However, the results of the study by Dehkordi et al. (2015), assessing the effect of lavender on the quality of sleep in hemodialysis patients, showed that the mean sleep quality score and its components were not significantly different in both the experimental and control groups (21). Shamsikhani et al. (2014) studied the effect of aromatherapy with lavender on students’ sleep quality. The results showed that the mean sleep quality score after intervention was not significantly different in both experimental and control groups (22). The results of the study by Salimi et al., (2016) on patients with burns, showed that the aroma of lavender essential oil does not have a significant effect on the sleep quality of the patients (23). The results of these studies are not consistent with the results of the present study.

These can be due to the difference in how research is done, the type and concentration of essential oil used, and the time of intervention. For example, in the study done by Dehkordi et al., the time of intervention was during the day and during the hemodialysis process in the hospital for 1 month (12 sessions). In the study done by Shamsi Khani et al., although the intervention was conducted for 7 nights on the students, the tissue containing the lavender essential oil was kept for 20 minutes at a distance of 20 centimeters from the nose. In the present study, patients were exposed to lavender oil essence from 10 pm to 6am. Moreover, in the study conducted by Salimi et al., the intervention was performed for 3 nights with 7 drops of lavender essential oil.

The effect of lavender essential oil on the quality of sleep in elderly people can be attributed to the stimulation of the liqueur system and neurobiological changes. Different neurotransmitter neurons can be released, depending on the type of aroma. These neurotransmitters include enkephalin, endorphin, noradrenaline, and serotonin (24). Linalool in the lavender prevents the release of acetylcholine and changes the function of the ion channel at the site of the neuromuscular attachment. In addition, linalool acetate has narcotic function and acts as a sedative (15).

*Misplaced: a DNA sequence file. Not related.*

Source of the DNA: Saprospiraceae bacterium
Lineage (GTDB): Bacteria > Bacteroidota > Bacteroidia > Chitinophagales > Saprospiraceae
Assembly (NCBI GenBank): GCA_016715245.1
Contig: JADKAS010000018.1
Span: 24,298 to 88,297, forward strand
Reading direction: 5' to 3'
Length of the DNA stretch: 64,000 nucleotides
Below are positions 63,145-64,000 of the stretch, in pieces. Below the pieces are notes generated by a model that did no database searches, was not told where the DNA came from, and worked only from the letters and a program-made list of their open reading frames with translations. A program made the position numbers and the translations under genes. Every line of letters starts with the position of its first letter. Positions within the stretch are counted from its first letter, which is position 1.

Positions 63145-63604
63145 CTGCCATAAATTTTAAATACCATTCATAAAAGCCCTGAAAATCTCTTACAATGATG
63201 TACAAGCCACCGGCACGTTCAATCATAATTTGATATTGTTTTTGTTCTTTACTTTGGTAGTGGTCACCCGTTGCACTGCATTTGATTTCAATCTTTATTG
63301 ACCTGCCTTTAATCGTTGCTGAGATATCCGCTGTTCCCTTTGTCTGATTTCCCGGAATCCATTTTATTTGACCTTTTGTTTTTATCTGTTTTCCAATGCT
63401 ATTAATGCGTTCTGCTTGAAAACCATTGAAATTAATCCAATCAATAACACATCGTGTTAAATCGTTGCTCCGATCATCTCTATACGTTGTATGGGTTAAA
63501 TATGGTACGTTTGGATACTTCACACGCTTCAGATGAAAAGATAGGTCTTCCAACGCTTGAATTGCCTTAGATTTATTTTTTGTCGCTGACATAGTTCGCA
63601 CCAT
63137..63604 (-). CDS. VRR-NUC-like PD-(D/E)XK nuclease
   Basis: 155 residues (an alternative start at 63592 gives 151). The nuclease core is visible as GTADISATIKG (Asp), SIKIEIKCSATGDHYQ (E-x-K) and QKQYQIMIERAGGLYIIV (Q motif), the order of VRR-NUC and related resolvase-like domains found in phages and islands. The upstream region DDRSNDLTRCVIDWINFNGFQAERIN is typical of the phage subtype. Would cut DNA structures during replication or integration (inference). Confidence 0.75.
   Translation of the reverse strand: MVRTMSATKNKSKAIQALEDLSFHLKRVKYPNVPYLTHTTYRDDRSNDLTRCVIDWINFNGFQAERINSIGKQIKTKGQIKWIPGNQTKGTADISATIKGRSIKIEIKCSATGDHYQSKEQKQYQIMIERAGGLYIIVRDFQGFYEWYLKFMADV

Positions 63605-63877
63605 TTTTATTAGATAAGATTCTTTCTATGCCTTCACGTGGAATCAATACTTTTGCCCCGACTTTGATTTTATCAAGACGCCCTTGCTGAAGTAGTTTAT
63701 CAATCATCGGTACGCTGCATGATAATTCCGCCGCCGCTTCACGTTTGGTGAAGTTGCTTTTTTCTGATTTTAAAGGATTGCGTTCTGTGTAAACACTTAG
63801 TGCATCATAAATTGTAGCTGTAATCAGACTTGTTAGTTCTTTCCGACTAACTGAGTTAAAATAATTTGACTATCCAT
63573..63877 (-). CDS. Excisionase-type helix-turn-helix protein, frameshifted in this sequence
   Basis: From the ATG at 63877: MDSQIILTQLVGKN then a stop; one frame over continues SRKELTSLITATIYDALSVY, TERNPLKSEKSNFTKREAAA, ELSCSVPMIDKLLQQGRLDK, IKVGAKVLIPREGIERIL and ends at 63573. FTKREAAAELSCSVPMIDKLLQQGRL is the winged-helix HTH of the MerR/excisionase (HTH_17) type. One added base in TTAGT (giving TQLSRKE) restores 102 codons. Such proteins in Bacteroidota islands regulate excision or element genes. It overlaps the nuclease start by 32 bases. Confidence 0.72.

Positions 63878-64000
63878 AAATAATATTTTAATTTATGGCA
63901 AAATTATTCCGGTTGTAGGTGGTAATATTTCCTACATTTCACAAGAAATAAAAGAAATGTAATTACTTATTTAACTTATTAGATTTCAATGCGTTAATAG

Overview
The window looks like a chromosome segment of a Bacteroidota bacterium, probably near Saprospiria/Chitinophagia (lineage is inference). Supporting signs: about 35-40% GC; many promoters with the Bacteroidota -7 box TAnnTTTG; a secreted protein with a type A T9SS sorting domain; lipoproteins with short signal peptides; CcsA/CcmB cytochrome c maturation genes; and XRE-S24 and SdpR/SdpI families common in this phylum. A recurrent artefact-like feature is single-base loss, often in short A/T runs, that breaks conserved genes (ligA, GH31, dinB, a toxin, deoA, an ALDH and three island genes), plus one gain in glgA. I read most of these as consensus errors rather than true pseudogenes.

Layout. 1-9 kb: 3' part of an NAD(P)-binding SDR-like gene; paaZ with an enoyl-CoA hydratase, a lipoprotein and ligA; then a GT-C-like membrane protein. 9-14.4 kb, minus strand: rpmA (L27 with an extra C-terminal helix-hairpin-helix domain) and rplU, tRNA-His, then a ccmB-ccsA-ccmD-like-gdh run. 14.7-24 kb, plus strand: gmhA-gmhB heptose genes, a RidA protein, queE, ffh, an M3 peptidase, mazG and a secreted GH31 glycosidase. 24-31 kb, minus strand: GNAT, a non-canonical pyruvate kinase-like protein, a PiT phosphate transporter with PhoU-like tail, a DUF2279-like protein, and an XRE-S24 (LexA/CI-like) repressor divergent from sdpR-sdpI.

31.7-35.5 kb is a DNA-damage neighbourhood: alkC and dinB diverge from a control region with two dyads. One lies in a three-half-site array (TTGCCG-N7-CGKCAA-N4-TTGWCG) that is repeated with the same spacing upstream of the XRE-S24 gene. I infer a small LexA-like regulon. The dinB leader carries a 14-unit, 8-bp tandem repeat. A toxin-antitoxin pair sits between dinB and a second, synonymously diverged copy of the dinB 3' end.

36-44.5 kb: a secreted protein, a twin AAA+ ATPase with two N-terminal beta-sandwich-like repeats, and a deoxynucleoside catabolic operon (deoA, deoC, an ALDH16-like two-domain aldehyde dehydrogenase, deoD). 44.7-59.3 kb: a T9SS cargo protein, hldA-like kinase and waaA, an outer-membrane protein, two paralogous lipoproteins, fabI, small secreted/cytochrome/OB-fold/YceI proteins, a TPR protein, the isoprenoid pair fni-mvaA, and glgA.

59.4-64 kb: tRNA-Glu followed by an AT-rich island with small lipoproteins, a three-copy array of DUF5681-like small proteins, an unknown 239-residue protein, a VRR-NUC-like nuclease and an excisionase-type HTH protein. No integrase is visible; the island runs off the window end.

One of the possible causes of lavender’s impact on sleep quality can be due to the reduction of the aged patient’s pain. One of the main health problems in old age is chronic pain (25), which leads to sleep disturbances (26). On the other hand, the results of the study conducted by Bagheri et al. (2012) showed that lavender essential oil has a significant effect on a wide range of pains. Therefore, the use of lavender essential oils is effective in reducing the pain of the elderly people and improving their sleep quality (27).

4.1. Conclusions

Aromatherapy with lavender essence can have a positive effect on improving sleep quality and other aspects related to sleep in elderly people. Furthermore, aromatherapy is useful, low-cost, and convenient. Moreover, there is a high prevalence of sleep disorders in the elderly patients. Therefore, it is recommended that aromatherapy should be used by nurses in charge of elderly individuals as an efficient method to improve their sleep quality. Improving the sleep quality of the elderly people can lead to better health conditions and daily life styles.

References

  • 1.

    Reimer MA, Flemons WW. Quality of life in sleep disorders. Sleep Med Rev. 2003;7(4):335-49. doi: 10.1053/smrv.2001.0220. [PubMed: 14505600].

  • 2.

    Chan MF, Chan EA, Mok E. Effects of music on depression and sleep quality in elderly people: A randomised controlled trial. Complement Ther Med. 2010;18(3-4):150-9. doi: 10.1016/j.ctim.2010.02.004. [PubMed: 20688261].

  • 3.

    Bonardi JMT, Lima LG, Campos GO, Bertani RF, Moriguti JC, Ferriolli E, et al. Effect of different types of exercise on sleep quality of elderly subjects. Sleep Med. 2016;25:122-9. doi: 10.1016/j.sleep.2016.06.025. [PubMed: 27823704].

  • 4.

    Yang PY, Ho KH, Chen HC, Chien MY. Exercise training improves sleep quality in middle-aged and older adults with sleep problems: a systematic review. J Physiother. 2012;58(3):157-63. doi: 10.1016/S1836-9553(12)70106-6. [PubMed: 22884182].

  • 5.

    Cotroneo A, Gareri P, Lacava R, Cabodi S. Use of zolpidem in over 75-year-old patients with sleep disorders and comorbidities. Arch Gerontol Geriatr Suppl. 2004;(9):93-6. doi: 10.1016/j.archger.2004.04.015. [PubMed: 15207402].

  • 6.

    Luo J, Zhu G, Zhao Q, Guo Q, Meng H, Hong Z, et al. Prevalence and risk factors of poor sleep quality among Chinese elderly in an urban community: results from the Shanghai aging study. PLoS One. 2013;8(11). e81261. doi: 10.1371/journal.pone.0081261. [PubMed: 24282576].

  • 7.

    Edwards BA, O'Driscoll DM, Ali A, Jordan AS, Trinder J, Malhotra A. Aging and sleep: physiology and pathophysiology. Semin Respir Crit Care Med. 2010;31(5):618-33. doi: 10.1055/s-0030-1265902. [PubMed: 20941662].

  • 8.